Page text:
Planning for retirement? What are you imagining? – Travel? Playing ten frames or 18 holes every weekend? Maybe you’ve done your time working a 9 to 5 and now you’re just ready to kick back and relax.
Whatever your vision, chances are, you’ve put at least some thought into future living options. And, if you’ve ever considered community living, then you’ll know you’ve got more than a few choices.
Retirement communities come in all shapes and sizes. Some offer more than others. Naturally, you’ll want to shop around and do some comparing before you commit. But, for now, let’s talk some basic pros and cons to get you started. After all, you have to start somewhere!
There’s no “one-size-fits-all” description for care within a retirement community. Even the smallest development will offer some type of health enrichment, whether it’s a fitness center or periodic home visits from nursing staff. Independent living communities will often employ staff trained in first aid and CPR. The same staff, plus PCAs are employed in an assisted living facility.
Because there’s no “one-size-fits-all,” you have to keep current and future medical needs in mind. Long-term care insurance or other types of savings should be maintained for those “unknowns” life throws at you. And, for those needing immediate care but seeking active living, a continuing care retirement community (CCRC) can be great, but especially pricy, as you pay upfront costs for care you haven’t even used yet.
Retirement communities are literally developed for aging adults. There will always be safety features! ADA-compliant accessibility is usually at the forefront of all designs. And, you can usually expect homes to have plenty of handrails, low cabinets, and even senior-friendly bathrooms. Gated access and key-entry are also pretty common.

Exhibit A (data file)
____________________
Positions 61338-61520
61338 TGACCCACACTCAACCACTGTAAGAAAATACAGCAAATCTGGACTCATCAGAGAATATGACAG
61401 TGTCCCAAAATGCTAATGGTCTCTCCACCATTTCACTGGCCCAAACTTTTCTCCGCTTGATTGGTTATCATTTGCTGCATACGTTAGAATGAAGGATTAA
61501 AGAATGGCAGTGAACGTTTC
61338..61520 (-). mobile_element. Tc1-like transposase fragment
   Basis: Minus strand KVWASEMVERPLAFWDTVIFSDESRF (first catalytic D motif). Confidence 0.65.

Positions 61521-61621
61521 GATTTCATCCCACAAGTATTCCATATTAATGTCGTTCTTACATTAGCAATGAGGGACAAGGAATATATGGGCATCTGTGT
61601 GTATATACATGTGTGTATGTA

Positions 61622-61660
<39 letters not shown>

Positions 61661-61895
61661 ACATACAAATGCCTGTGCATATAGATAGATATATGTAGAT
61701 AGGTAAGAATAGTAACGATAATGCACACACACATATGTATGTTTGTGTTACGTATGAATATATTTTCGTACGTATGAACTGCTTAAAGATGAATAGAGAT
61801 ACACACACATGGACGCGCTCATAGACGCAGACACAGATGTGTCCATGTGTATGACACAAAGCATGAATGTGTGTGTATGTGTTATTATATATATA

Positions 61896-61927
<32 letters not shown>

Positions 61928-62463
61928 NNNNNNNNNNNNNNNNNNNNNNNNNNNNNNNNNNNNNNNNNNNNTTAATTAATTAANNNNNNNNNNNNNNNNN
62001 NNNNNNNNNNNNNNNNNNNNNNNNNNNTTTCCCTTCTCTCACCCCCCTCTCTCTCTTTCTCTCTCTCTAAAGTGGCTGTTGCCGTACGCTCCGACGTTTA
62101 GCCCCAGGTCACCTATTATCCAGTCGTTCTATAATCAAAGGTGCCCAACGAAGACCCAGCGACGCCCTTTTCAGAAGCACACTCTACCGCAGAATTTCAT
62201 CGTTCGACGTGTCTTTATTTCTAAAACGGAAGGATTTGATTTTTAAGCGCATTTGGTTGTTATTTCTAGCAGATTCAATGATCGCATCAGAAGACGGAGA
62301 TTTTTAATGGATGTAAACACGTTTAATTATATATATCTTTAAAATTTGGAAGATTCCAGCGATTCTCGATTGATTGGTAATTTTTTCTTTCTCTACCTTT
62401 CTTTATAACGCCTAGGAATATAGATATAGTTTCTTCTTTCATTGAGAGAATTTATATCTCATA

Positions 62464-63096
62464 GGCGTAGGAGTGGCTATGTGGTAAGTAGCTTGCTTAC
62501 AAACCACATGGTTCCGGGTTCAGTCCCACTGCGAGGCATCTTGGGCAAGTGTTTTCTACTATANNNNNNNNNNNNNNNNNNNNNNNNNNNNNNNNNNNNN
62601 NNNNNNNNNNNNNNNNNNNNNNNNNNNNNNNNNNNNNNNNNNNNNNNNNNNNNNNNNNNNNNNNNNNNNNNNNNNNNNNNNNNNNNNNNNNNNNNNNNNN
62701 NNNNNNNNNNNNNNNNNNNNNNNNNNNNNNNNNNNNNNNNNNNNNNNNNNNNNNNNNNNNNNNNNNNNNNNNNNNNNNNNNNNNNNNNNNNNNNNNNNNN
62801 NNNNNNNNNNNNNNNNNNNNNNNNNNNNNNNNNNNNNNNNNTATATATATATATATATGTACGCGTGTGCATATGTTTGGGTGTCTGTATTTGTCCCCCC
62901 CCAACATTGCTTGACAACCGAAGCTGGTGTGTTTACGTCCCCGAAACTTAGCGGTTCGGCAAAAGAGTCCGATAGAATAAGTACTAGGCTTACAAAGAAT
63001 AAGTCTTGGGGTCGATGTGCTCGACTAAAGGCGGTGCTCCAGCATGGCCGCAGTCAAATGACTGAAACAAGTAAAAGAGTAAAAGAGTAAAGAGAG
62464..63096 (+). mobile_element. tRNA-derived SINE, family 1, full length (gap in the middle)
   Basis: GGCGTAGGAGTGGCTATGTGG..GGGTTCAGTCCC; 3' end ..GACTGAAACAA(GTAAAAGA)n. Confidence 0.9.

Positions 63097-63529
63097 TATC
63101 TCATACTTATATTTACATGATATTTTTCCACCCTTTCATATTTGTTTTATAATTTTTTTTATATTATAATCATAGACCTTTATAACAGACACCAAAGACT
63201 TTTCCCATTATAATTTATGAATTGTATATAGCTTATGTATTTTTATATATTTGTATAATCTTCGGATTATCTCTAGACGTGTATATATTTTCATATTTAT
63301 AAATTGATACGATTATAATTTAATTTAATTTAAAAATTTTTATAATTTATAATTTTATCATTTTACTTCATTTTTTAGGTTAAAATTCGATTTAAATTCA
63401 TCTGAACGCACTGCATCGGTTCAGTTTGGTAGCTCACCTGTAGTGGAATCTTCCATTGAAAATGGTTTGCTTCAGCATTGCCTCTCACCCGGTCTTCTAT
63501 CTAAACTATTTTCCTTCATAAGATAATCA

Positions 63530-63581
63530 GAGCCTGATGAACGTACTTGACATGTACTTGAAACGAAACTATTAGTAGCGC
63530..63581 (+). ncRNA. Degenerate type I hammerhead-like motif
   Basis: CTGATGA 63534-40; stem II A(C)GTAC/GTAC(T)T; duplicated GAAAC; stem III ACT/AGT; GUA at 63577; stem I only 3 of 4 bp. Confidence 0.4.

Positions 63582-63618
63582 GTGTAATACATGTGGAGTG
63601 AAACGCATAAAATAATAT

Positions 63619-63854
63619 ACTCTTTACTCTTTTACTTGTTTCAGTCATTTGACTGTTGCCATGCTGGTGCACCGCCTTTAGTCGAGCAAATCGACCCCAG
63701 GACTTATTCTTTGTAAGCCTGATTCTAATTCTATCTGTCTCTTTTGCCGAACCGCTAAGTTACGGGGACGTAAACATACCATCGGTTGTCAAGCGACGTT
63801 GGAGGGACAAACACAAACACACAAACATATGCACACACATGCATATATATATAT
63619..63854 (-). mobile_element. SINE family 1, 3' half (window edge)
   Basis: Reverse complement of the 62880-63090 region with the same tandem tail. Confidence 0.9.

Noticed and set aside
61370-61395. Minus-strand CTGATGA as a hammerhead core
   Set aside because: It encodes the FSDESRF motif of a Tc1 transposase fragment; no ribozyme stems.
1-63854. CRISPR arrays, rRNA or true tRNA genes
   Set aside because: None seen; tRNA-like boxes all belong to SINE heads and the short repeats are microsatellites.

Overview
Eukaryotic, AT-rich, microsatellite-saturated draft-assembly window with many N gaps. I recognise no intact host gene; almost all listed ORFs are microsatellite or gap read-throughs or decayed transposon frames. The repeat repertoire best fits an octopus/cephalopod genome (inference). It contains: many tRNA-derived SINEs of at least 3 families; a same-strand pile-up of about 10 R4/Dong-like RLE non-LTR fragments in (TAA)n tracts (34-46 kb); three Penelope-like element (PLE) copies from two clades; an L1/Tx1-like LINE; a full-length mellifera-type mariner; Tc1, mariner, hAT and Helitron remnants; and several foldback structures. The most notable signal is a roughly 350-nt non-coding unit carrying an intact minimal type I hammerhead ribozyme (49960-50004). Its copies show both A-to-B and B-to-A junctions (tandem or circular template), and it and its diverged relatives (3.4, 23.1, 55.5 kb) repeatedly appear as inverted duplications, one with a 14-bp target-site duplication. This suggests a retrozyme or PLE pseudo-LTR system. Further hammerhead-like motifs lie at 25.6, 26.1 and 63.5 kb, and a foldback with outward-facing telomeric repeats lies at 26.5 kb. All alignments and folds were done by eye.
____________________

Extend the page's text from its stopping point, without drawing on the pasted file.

Increased safety measures will sometimes mean less freedom in other areas. Because of this, things like visitation times may be limited. Or, pets may not be allowed.
Retirement communities are cheaper than nursing facilities. Also, when you think about amenities, services, and lifestyle – you may find that your overall cost of living is now cheaper.
Costs like entry fees or homeowners association (HOA) fees can be a lot. Entry fees can start at as much as $300,000 in communities like a CCRC. And, HOA fees, on top of that, are usually monthly (around $1,000).
A retirement community can be great. They’re low maintenance, quieter, and many feature resort-like atmospheres. But, this type of place can also feel restrictive, with HOA rules, curfews, and even a lack of diversity.
Make sure to tour lots of communities before making a decision. It might even be a good idea to take a family member with you to help look for certain features and remember to ask questions!
Originally published April 17, 2023